mode, stopping the CPU but allowing SPI, USART, Analog Comparator, ADC, Two-wire
Serial Interface, Timer/Counters, Watchdog, and the interrupt system to continue operating. This enables the MCU to wake up from external triggered interrupts as well as
internal ones like the Timer Overflow and USART Transmit Complete interrupts. If
wake-up from the Analog Comparator interrupt is not required, the Analog Comparator
can be powered down by setting the ACD-bit in the Analog Comparator Control and Status Register – ACSR. This will reduce power consumption in Idle mode. If the ADC is
enabled, a conversion starts automatically when this mode is entered.
ADC Noise Reduction Mode
When the SM2..0 bits are set to 001, the SLEEP instruction makes the MCU enter ADC
Noise Reduction mode, stopping the MCU but allowing the ADC, the external interrupts,
the Two-wire Serial Interface address watch, Timer/Counter2 and the Watchdog to continue operating (if enabled). This improves the noise environment for the ADC, enabling
higher resolution measurements. If the ADC is enabled, a conversion starts automatically when this mode is entered. Apart form the ADC Conversion Complete interrupt,
only an External Reset, a Watchdog Reset, a Brown-out Reset, a Two-wire Serial Interface address match interrupt, or an external level interrupt on INT0 or INT1, or an
external edge interrupt on INT2, can wake up the MCU from ADC Noise Reduction
mode. A Timer/Counter2 Output Compare or overflow event will wake up the MCU, but
will not generate an interrupt unless Timer/Counter2 is clocked asynchronously.
In future devices this is subject to change. It is recommended for future code compatibility to disable Timer/Counter2 interrupts during ADC Noise Reduction mode if the
Timer/Counter2 is clocked synchronously.
39
1457G–AVR–09/03
Power-down Mode
When the SM2..0 bits are 010, the SLEEP instruction makes the MCU enter Powerdown mode. In this mode, the external Oscillator is stopped, while the external interrupts, the Two-wire Serial Interface address watch, and the Watchdog continue
operating (if enabled). Only an External Reset, a Watchdog Reset, an Two-wire Serial
Interface address match interrupt, an external level interrupt on INT0 or INT1, or an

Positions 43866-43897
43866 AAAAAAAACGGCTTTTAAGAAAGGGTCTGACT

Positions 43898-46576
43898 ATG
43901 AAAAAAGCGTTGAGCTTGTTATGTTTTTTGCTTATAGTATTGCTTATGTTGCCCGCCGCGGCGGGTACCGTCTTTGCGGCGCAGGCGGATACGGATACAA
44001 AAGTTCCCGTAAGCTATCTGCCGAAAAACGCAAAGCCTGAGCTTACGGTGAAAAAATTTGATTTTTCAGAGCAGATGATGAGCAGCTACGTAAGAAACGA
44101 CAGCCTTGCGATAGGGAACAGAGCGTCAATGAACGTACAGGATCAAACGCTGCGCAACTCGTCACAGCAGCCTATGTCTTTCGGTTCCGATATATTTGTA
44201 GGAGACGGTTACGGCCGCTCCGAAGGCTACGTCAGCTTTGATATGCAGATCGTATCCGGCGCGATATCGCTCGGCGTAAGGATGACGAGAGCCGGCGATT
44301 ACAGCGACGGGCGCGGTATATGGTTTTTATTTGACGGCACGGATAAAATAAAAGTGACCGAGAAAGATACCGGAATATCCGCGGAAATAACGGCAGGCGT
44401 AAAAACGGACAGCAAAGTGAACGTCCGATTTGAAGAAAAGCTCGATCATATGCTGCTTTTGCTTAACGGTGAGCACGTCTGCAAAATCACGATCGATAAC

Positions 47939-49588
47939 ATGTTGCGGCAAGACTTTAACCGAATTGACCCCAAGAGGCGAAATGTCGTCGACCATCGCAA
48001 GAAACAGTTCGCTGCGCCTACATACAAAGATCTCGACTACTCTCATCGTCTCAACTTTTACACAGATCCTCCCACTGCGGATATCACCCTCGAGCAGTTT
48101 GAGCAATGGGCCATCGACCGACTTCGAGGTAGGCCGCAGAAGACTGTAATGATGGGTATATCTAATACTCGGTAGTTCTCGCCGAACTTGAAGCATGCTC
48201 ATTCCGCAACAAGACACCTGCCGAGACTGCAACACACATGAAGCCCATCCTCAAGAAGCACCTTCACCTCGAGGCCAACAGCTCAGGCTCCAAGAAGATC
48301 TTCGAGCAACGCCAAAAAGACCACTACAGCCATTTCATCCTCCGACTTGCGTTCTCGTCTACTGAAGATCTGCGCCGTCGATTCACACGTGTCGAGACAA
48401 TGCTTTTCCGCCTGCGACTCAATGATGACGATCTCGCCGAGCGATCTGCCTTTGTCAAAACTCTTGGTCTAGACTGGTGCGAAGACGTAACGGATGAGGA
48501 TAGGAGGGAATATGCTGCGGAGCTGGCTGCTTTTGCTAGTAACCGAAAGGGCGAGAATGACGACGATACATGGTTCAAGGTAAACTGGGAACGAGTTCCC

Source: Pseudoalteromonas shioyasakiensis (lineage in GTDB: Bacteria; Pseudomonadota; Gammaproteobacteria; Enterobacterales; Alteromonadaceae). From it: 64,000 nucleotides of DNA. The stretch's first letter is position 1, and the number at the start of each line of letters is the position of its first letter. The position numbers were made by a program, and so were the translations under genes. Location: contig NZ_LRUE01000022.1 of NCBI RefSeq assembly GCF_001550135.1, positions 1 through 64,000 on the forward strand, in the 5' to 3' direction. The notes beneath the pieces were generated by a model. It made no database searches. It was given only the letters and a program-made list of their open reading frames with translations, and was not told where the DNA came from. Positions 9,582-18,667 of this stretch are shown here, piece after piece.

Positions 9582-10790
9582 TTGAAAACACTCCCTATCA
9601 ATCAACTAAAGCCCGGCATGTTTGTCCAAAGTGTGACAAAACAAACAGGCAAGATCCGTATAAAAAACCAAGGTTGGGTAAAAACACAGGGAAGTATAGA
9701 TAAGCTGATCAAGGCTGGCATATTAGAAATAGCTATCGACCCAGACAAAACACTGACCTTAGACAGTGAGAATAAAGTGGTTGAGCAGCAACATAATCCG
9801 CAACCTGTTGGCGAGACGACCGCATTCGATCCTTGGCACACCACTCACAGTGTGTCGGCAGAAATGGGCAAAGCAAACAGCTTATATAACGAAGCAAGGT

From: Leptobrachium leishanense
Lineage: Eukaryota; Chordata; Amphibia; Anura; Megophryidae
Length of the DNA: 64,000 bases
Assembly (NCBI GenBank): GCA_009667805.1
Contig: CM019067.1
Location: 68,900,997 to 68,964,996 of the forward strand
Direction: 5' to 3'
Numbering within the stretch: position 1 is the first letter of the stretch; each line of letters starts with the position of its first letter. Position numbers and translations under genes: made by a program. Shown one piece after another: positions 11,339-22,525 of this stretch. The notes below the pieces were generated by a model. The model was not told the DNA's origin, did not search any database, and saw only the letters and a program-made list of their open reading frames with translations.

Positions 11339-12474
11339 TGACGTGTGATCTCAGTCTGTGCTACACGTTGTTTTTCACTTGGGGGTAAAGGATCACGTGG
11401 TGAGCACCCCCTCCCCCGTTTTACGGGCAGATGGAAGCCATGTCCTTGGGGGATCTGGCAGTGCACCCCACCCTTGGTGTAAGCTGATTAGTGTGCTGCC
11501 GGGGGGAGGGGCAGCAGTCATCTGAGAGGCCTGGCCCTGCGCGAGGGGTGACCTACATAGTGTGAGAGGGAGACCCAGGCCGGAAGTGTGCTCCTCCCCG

external edge interrupt on INT2 can wake up the MCU.
Note that if a level triggered interrupt is used for wake-up from Power-down mode, the
changed level must be held for some time to wake up the MCU. This makes the MCU
less sensitive to noise. The changed level is sampled twice by the Watchdog Oscillator
clock, and if the input has the required level during this time, the MCU will wake up. The
period of the Watchdog Oscillator is 1 µs (nominal) at 5.0V and 25°C. The frequency of
the Watchdog Oscillator is voltage dependent as shown in the Electrical Characteristics
section.
When waking up from Power-down mode, there is a delay from the wake-up condition
occurs until the wake-up becomes effective. This allows the clock to restart and become
stable after having been stopped. The wake-up period is defined by the same CKSEL
Fuses that define the Reset Time-out Period, as seen in Table 6 on page 27.
Power-save Mode
When the SM2..0 bits are 011, the SLEEP instruction forces the MCU into the Powersave mode. This mode is identical to Power-down, with one exception:
If Timer/Counter2 is clocked asynchronously, i.e., the AS2 bit in ASSR is set,
Timer/Counter2 will run during sleep. The device can wake up from either Timer Overf lo w o r Ou tp ut Co mp are e v ent f r om Ti m er/ Cou nt er2 i f t he correspo ndi ng
Timer/Counter2 interrupt enable bits are set in TIMSK, and the Global Interrupt Enable
bit in SREG is set.
If the asynchronous timer is NOT clocked asynchronously, Power-down mode is recommended instead of Power-save mode because the contents of the registers in the
asynchronous timer should be considered undefined after wake-up in Power-save mode
if AS2 is 0.
Standby Mode
When the SM2..0 bits are 110 and an external crystal/resonator clock option is selected,
the SLEEP instruction forces the MCU into the Standby mode. This mode is identical to
Power-down with the exception that the Oscillator is kept running. From Standby mode,
the device wakes up in only six clock cycles.
Extended Standby Mode
When the SM2..0 bits are 111 and an external crystal/resonator clock option is selected,
the SLEEP instruction forces the MCU into the Extended Standby mode. This mode is
identical to Power-save mode with the exception that the Oscillator is kept running.
From Extended Standby mode, the device wakes up in only six clock cycles.
40
ATmega323(L)
1457G–AVR–09/03
ATmega323(L)
Calibrated Internal
RC Oscillator
Oscillator Calibration Register
– OSCCAL
The calibrated internal Oscillator provides a fixed 1.0 MHz (nominal) clock at 5V and
25°C. This clock may be used as the system clock. See the section “Clock Options” on